Most Read: Sports

http://www.washingtonpost.com/2010/07/06/ABMK8PP_linkset.html
Complete coverage
On Twitter: MrMichaelLee and PostSports  |  Facebook  |  E-mail alerts: Redskins and Sports  |  RSS
Posted at 02:05 PM ET, 02/21/2012

Wizards’ Andray Blatche, Ronny Turiaf close to returning

The Wizards have played the past 12 games without Andray Blatche and 28 without Ronny Turiaf, leaving the team with an inexperienced front line. Neither Blatche nor Turiaf will be back on Wednesday against Sacramento, but a team source said on Monday that both are expected to return soon after the team comes back from the all-star break.

Turiaf, acquired on the first day of training camp in a three-team deal with New York and Dallas, broke a bone in his left hand in the fourth game against the Celtics. It was the same hand that he damaged last summer playing for France in the European Olympic qualifying tournament.

The 6-foot-10 Turiaf had surgery nearly seven weeks ago and was projected to miss just six weeks. Turiaf did travel with the team on its recent five-game road trip, and Coach Randy Wittman said recently that it was important to have the veteran big man around.

“Ronny is a good, positive influence on us on the road. He’s close,” Wittman said. “I want him to continue to run. He can do dummy stuff. He can’t do any contact yet. He is in practice with us, running up and down, making sure he’s staying familiar with what we’re doing from an offensive standpoint. And getting his legs, from a conditioning standpoint. Getting on the court, sometimes is for the best.”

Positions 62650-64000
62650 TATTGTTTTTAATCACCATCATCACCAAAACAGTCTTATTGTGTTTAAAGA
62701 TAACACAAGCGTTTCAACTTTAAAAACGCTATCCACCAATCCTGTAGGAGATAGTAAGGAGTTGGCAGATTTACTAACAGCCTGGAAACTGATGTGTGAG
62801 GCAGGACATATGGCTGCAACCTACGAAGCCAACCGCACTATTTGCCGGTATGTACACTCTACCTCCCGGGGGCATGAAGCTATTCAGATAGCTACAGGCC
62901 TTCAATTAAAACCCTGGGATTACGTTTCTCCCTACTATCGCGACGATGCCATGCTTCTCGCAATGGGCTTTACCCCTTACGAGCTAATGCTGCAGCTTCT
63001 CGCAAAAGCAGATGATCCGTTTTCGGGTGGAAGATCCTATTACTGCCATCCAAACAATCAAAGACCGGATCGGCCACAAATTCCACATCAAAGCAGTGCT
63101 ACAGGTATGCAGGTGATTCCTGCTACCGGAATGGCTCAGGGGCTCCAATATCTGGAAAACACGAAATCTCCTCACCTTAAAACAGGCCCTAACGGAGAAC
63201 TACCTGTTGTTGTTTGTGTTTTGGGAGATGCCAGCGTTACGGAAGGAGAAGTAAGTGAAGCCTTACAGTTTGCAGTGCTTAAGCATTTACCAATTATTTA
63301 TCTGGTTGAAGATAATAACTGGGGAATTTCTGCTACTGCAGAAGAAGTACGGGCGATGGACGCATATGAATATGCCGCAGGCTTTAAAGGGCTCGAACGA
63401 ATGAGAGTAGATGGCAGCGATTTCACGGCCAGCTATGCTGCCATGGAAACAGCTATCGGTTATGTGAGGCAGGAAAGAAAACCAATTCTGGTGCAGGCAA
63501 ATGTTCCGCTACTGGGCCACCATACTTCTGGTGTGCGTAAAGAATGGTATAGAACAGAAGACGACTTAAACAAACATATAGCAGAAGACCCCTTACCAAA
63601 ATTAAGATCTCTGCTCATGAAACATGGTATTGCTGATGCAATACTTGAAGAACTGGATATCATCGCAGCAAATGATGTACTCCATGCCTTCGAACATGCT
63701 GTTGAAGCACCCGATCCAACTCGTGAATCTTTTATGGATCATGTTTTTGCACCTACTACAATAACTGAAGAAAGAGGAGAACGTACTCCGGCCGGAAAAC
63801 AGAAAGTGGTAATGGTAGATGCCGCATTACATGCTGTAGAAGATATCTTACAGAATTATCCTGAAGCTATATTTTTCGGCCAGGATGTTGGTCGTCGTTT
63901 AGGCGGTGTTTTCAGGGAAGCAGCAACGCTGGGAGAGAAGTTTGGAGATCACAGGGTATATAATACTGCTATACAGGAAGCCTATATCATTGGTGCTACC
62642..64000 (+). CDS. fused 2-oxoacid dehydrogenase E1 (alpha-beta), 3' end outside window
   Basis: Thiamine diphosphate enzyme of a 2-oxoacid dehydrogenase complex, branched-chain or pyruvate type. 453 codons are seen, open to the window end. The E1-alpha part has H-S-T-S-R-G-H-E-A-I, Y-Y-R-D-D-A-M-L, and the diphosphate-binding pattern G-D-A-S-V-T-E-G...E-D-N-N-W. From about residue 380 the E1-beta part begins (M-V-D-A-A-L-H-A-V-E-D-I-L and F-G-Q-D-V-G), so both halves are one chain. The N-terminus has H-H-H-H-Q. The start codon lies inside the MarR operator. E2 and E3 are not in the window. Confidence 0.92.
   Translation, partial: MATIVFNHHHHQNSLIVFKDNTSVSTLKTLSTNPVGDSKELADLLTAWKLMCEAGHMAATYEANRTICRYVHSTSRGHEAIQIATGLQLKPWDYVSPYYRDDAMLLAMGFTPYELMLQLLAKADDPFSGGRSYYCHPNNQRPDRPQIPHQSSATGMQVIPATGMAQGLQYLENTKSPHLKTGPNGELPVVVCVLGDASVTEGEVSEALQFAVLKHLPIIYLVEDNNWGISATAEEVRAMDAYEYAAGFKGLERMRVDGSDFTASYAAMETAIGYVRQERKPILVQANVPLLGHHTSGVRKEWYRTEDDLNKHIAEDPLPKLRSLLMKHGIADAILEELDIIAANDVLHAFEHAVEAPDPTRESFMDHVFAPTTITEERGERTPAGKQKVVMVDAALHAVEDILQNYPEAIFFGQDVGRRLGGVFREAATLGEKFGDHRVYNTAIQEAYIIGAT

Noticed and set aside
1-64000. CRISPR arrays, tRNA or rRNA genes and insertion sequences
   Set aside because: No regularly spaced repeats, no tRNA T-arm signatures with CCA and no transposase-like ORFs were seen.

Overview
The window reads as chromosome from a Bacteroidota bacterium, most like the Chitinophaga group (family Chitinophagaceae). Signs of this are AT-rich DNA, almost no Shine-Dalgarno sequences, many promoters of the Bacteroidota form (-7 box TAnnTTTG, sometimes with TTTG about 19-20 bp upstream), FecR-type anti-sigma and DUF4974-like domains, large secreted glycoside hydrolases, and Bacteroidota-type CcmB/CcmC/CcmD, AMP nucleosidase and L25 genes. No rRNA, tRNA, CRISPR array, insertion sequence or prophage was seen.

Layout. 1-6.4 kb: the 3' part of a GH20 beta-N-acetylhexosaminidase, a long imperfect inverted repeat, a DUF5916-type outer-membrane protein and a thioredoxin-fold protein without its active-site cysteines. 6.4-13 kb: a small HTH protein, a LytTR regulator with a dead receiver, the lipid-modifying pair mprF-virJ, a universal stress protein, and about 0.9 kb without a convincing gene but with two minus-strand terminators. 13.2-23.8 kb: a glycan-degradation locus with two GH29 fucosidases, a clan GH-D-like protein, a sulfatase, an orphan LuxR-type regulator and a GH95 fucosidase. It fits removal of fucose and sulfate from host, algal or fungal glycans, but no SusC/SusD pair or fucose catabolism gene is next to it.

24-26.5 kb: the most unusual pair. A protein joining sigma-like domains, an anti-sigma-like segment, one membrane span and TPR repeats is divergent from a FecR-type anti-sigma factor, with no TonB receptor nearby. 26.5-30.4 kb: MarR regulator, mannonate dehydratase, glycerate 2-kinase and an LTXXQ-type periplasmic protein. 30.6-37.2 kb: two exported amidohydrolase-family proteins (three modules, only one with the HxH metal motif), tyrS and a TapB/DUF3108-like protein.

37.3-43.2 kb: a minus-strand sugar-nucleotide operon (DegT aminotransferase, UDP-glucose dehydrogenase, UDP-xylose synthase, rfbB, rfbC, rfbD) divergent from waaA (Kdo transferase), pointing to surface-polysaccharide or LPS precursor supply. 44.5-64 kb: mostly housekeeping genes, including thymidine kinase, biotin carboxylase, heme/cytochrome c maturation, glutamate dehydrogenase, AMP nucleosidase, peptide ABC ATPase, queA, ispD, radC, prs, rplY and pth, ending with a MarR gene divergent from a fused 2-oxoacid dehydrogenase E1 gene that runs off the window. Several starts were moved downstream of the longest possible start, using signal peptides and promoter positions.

Blatche, who is averaging 10.3 points, suffered a torn left calf muscle on Jan. 28 against Charlotte and was kept back to work on his rehabilitation and pool work. The Wizards have gone 3-9 since Blatche went down, and second-year forward Trevor Booker has played well in his absence, recording one double-double and grabbing at least seven rebounds eight times.

“He’s not ready to get on the floor, like Ronny is,” Wittman said. “I thought it was important to leave him at home. What he can do from a conditioning standpoint can much better be done at home.”

By  |  02:05 PM ET, 02/21/2012

 
Read what others are saying
     

    © 2011 The Washington Post Company